- Open Access
Variation across a wheat genetic diversity panel for saccharification of hydrothermally pretreated straw
Biotechnology for Biofuelsvolume 10, Article number: 227 (2017)
Wheat straw forms an important, reliable source of lignocellulosic biomass for use in second-generation ethanol production. However, there is limited understanding of the variation in quality of straw from current breeding cultivars, and studies on such variation have generally employed suboptimal pretreatments. There is also a degree of confusion regarding phenotypic characteristics relevant to optimising the enzymatic saccharification of cellulose after suitable pretreatments for biorefining compared with those which determine good ruminant digestibility. The aim of this study has been to (a) evaluate and compare the levels of glucose enzymatically released from straw obtained from 89 cultivars of winter wheat after optimised hydrothermal pretreatments and (b) identify the underlying phenotypic characteristics relevant to enhanced glucose production with special reference to the ratios of constituent tissue types.
Optimised pretreatment involved hydrothermal extraction at 210 °C for 10 min. Using excess cellulases, quantitative saccharification was achieved within 24 h. The amount of glucose released ranged from 192 to 275 mg/g. The extent of glucose release was correlated with (a) the level of internode tissue (R = 0.498; p = 6.84 × 10−7), (b) stem height (R = 0.491; p = 1.03 × 10−6), and (c) chemical characteristics particular to stem tissues including higher levels of cellulose (R = 0.552; p = 2.06 × 10−8) and higher levels of lignin R = 0.494; p = 8.67 × 10−7.
In order to achieve maximum yields of cellulosic glucose for second-generation ethanol production, a predisposition for wheat to produce cellulose-enriched internode stem tissue, particularly of longer length, would be beneficial. This contrasts with the ideotype for ruminant nutrition, in which an increased proportion of leaf tissue is preferable.
Lignocellulose makes up approximately half of the world’s biomass . A significant tonnage comprises underutilised field waste produced in agriculture. For example, the annual production of wheat straw in the UK is approximately 6 M tonnes, and in Europe it is approximately 74 M tonnes . Hence, there is considerable interest in exploiting such residues as sources of cellulosic glucose for the production of bioethanol and/or chemicals. The economic exploitation of such field wastes would potentially add value to crop production and would help avoid the development of a potential food–fuel dilemma by exploiting the inedible components.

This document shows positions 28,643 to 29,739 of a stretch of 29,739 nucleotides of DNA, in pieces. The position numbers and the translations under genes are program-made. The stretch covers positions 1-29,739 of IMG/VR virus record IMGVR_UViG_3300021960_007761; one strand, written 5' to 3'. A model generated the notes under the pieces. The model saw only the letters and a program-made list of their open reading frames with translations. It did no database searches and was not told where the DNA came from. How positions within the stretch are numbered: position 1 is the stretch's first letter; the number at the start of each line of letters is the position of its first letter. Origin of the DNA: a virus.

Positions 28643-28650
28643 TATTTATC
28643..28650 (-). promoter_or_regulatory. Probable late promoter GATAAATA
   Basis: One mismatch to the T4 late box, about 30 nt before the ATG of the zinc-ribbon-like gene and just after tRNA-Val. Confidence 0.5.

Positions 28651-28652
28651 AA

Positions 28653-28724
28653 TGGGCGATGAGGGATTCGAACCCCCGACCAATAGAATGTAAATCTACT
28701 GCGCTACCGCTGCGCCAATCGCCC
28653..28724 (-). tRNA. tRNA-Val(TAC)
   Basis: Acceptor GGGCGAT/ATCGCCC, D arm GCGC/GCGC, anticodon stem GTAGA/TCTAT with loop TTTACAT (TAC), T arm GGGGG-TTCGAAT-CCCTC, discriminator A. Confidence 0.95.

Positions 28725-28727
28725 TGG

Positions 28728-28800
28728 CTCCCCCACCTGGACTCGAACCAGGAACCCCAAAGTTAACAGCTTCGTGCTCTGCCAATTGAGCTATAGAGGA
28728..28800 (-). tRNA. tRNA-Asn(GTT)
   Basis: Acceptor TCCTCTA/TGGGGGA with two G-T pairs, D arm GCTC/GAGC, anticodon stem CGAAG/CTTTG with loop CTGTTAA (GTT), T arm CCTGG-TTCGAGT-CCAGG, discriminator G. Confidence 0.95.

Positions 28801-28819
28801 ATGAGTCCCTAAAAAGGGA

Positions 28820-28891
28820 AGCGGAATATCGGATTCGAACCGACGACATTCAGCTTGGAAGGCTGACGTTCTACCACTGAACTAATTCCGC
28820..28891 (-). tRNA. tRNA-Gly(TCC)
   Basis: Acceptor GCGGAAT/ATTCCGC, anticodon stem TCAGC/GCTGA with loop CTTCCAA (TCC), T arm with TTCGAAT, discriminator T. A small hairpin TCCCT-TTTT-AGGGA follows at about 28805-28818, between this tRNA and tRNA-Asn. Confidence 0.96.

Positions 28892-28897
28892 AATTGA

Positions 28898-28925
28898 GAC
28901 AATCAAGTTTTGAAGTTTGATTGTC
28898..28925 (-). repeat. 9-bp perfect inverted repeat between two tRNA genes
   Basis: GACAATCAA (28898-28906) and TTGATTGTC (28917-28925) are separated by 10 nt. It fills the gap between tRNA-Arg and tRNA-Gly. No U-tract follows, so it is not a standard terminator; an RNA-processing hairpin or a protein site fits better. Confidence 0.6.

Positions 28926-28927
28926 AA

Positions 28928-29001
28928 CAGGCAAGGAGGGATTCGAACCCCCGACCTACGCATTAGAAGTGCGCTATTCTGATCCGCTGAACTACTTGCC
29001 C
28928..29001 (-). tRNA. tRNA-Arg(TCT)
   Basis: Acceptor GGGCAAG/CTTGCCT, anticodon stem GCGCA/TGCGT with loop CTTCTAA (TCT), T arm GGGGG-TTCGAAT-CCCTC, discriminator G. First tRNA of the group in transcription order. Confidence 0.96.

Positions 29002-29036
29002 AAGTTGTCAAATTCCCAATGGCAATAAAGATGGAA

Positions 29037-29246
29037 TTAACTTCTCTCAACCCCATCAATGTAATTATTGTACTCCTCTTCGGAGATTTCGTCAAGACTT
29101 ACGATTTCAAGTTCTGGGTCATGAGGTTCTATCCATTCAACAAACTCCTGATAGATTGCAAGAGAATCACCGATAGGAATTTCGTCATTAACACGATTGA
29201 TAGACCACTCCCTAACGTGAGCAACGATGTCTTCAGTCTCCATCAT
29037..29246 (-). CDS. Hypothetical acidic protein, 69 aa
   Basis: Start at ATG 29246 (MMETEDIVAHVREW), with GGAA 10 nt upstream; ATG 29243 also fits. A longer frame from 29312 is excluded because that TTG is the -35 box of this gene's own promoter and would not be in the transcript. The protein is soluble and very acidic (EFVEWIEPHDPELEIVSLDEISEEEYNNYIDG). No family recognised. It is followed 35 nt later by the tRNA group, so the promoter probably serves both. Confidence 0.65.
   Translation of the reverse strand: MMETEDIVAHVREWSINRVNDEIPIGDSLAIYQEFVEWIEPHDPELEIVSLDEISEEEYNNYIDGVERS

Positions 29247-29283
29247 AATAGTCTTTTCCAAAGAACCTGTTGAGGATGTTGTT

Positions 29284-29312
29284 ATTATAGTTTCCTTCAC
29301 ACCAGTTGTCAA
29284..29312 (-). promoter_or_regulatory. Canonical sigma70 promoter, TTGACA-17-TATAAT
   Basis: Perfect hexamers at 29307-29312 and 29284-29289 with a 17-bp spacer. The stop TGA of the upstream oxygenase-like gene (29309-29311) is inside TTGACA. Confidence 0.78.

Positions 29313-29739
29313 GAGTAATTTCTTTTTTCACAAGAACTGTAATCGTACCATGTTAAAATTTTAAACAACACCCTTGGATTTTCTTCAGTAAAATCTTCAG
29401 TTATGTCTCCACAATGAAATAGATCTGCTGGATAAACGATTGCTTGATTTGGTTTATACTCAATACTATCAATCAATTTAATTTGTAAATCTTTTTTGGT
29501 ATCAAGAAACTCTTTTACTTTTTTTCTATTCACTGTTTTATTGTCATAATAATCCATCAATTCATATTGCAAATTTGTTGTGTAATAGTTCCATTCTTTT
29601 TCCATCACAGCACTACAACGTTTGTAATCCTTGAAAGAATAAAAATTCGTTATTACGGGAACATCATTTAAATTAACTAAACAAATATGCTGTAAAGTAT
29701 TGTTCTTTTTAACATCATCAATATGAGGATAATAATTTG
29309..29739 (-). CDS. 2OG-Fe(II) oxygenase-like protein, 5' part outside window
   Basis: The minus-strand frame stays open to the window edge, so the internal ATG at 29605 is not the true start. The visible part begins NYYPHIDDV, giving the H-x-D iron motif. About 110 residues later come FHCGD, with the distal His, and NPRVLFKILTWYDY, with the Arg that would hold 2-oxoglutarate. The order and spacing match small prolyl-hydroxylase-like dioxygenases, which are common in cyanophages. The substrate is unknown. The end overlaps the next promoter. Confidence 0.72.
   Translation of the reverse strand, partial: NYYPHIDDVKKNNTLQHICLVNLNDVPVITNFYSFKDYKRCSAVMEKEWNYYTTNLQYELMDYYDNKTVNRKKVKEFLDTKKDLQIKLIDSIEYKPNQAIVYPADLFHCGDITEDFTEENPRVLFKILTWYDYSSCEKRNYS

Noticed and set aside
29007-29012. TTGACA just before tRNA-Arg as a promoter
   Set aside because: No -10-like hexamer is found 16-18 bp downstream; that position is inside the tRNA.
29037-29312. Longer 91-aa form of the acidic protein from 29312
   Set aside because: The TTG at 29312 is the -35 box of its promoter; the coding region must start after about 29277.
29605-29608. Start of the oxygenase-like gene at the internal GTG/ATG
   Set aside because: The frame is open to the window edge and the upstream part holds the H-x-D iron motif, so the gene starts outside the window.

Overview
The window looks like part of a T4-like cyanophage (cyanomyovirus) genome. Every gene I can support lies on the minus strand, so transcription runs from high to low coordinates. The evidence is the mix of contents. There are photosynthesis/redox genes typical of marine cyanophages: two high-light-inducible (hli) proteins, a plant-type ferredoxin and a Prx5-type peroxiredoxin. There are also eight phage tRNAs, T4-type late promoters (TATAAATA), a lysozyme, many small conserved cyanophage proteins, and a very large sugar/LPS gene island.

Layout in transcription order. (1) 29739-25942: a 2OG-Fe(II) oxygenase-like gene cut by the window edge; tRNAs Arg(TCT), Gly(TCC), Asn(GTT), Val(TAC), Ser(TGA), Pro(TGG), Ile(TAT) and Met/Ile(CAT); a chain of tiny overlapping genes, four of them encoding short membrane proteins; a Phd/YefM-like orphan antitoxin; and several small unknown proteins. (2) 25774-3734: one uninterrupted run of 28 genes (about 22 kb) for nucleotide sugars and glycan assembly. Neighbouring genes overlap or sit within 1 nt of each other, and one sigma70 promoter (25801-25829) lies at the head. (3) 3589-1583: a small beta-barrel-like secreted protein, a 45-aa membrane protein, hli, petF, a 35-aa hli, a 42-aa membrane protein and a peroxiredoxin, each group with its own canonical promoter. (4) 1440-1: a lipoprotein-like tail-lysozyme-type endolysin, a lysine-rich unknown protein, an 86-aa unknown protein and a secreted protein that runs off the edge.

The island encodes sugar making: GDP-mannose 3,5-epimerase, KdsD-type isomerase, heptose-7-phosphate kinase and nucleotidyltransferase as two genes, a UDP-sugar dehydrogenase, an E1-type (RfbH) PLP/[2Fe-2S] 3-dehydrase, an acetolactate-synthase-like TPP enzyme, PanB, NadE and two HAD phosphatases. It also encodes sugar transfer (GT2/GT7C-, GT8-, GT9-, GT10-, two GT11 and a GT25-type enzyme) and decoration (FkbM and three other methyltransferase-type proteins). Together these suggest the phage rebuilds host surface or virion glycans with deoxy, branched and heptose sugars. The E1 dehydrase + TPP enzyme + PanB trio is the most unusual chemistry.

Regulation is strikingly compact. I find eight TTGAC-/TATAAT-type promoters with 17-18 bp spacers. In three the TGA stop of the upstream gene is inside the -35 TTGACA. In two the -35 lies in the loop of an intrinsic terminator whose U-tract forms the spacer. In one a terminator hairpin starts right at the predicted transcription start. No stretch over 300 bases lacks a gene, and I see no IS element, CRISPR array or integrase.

Wheat breeding has predominantly focused on optimising the yield and quality of the wheat grain by reducing the amount of biomass associated with the non-grain components, and increasing the level of harvestable material by reducing the incidence of, e.g. lodging , susceptibility to phytopathogens  and increasing grain size . More recently, there has been increasing interest in using similar approaches to improve the enzymatic digestibility of wheat straw, for example, as animal feed or for conversion to bioethanol. Jensen et al.  used an in vitro enzymatic digestion process to assess the varietal variation in wheat straw digestion. They found that shorter cultivars were more digestible, and suggested that this was due to the larger proportion of less lignified leaf tissues. Other studies have also demonstrated that wheat leaf tissues are more readily susceptible to enzymatic saccharification than stem tissues after a range of pretreatments including alkali or hot acid , sodium carbonate , and HTP microplate hydrothermal treatments [9, 10]. Such results lead to the conclusion that a higher proportion of leaf tissue would result in a higher yield of ethanol. However, Lindedam et al.  reported a positive correlation between wheat height and straw conversion, but found no association with ratios of anatomical parts, and concluded that the quality of the various component parts was more important than the ratios between them. The studies on cultivar variation generally used relatively low (suboptimal) severity pretreatments, presumably due to limitations in the high-throughput technology available, or in an unspecified attempt to identify cultivars which produce straw that requires lower pretreatment severities. However, glucose released would then be a function of both recalcitrance of the lignocellulosic material as well as the total amount of cellulosic glucose present, thereby confusing the interpretation of data.